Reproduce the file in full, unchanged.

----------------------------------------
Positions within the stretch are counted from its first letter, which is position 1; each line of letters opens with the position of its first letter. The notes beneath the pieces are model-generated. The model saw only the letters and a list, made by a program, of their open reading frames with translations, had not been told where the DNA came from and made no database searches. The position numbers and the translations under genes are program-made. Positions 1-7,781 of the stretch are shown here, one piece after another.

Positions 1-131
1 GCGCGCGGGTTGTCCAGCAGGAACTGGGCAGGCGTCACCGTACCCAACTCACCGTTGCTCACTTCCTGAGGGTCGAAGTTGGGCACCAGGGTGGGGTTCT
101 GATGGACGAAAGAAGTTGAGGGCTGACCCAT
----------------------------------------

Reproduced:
Positions within the stretch are counted from its first letter, which is position 1; each line of letters opens with the position of its first letter. The notes beneath the pieces are model-generated. The model saw only the letters and a list, made by a program, of their open reading frames with translations, had not been told where the DNA came from and made no database searches. The position numbers and the translations under genes are program-made. Positions 1-7,781 of the stretch are shown here, one piece after another.

Positions 1-131
1 GCGCGCGGGTTGTCCAGCAGGAACTGGGCAGGCGTCACCGTACCCAACTCACCGTTGCTCACTTCCTGAGGGTCGAAGTTGGGCACCAGGGTGGGGTTCT
101 GATGGACGAAAGAAGTTGAGGGCTGACCCAT